ABSTRACT: This study demonstrates that immunization with non-replicating virus-like particle (FFG VLP) containing RSV F and G glycoproteins together with RSV F DNA induced T helper type 1 antibody responses to RSV F similar to live RSV infection. Upon RSV challenge 21 weeks after immunization, FFG VLP vaccination induced protection against RSV infection as shown by clearance of lung viral loads, and the absence of eosinophil infiltrates, and did not cause lung pathology. In contrast, formalin-inactivated RSV (FI-RSV) vaccination showed significant pulmonary eosinophilia, severe mucus production, and extensive histopathology resulting in a hallmark of pulmonary pathology. Substantial lung pathology was also observed in mice with RSV re-infections. High levels of systemic and local inflammatory cytokine-secreting cells were induced in mice with FI-RSV but not with FFG VLP immunization after RSV challenge. Therefore, the results provide evidence that recombinant RSV FFG VLP vaccine can confer long-term protection against RSV without causing lung pathology.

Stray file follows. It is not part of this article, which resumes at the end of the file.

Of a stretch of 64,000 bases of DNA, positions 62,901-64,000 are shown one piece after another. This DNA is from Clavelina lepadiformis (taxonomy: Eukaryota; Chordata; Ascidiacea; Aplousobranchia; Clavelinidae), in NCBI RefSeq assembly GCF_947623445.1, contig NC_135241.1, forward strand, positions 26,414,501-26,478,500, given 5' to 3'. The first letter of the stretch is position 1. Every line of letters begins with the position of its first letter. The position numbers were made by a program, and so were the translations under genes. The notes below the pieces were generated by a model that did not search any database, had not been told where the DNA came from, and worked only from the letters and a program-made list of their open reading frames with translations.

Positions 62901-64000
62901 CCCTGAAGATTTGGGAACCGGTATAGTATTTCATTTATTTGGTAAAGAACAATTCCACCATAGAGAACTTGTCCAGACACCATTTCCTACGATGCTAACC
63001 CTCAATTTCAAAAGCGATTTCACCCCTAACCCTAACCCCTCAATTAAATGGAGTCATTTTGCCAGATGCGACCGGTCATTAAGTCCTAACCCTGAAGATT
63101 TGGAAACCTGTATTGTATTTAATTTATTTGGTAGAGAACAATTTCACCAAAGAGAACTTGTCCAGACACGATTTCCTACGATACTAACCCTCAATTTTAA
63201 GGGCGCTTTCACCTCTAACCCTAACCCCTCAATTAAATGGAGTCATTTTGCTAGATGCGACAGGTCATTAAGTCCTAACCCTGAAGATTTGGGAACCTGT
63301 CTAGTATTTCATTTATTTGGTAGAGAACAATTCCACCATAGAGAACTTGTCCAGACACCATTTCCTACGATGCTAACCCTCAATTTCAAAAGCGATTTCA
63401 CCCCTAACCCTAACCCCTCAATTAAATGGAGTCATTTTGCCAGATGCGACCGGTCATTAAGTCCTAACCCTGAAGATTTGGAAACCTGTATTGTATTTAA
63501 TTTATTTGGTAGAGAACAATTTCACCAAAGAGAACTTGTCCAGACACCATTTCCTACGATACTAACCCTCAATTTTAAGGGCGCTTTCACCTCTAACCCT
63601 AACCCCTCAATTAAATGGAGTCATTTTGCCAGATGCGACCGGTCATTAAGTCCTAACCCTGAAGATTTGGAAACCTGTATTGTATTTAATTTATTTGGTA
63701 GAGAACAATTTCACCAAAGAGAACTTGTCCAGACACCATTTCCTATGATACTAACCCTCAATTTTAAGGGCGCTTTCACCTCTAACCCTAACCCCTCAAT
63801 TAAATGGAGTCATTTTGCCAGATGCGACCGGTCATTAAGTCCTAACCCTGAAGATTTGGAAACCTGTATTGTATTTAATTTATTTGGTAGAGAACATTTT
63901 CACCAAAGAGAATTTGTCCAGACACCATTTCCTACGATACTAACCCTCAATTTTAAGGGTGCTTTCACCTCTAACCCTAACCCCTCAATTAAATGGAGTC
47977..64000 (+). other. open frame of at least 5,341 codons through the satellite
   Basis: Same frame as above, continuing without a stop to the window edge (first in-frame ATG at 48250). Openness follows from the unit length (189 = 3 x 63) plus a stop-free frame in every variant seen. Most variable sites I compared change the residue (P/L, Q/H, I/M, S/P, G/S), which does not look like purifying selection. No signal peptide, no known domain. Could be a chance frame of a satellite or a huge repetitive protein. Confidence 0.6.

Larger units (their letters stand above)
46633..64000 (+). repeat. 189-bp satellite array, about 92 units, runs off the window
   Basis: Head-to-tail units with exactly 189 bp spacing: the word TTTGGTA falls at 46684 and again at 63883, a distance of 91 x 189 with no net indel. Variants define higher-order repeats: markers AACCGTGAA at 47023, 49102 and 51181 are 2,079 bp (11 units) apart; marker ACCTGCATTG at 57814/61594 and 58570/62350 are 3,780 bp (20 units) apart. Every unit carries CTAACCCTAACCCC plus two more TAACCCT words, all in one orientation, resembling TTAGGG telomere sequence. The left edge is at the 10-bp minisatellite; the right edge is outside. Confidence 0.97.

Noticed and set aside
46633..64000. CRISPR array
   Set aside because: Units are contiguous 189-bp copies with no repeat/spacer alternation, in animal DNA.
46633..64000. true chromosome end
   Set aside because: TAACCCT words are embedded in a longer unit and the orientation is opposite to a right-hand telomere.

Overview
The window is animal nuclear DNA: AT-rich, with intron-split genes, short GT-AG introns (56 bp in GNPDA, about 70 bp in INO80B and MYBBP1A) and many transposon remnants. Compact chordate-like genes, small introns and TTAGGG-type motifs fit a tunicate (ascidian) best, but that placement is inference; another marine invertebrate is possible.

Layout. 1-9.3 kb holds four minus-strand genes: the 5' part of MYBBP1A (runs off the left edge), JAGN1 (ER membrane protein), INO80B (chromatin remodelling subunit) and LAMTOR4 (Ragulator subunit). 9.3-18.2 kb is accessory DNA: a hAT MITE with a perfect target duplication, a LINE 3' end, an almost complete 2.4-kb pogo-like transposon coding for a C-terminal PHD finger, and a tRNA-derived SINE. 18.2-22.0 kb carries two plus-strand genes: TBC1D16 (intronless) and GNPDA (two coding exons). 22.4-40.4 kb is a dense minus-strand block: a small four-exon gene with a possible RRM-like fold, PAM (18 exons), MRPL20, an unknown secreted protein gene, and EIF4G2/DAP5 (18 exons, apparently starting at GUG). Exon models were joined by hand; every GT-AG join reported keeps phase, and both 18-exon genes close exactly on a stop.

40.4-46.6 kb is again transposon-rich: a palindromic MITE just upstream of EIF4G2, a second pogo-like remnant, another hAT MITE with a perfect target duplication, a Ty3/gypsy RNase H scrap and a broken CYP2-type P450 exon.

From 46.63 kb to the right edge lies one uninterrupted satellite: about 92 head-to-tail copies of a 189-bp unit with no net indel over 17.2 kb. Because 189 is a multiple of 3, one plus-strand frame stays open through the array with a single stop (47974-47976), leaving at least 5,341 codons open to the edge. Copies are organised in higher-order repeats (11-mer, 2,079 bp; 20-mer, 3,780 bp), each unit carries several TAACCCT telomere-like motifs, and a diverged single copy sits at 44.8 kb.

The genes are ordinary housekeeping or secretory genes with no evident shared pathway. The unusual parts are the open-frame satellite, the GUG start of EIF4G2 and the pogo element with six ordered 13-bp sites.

Full-text · Article · Oct 2014 · Antiviral Research
  • [Show abstract] [Hide abstract]
    ABSTRACT: Virus-like particles (VLPs) are large particles, the size of viruses, composed of repeating structures that mimic those of infectious virus. Since their structures are similar to that of viruses, they have been used to study the mechanisms of virus assembly. They are also in development for delivery of molecules to cells and in studies of the immunogenicity of particle-associated antigens. However, they have been most widely used for development of vaccines and vaccine candidates. VLPs can form upon the expression of the structural proteins of many different viruses. This chapter describes the generation and purification of VLPs formed with the structural proteins, M, NP, F, and HN proteins, of Newcastle disease virus (NDV). Newcastle disease virus-like particles (ND VLPs) have also been developed as a platform for assembly into VLPs of glycoproteins from other viruses. This chapter describes the methods for this use of ND VLPs. Curr. Protoc. Microbiol. 30:18.2.1-18.2.21. © 2013 by John Wiley & Sons, Inc.
    No preview · Article · Jan 2013 · Current protocols in microbiology
Show more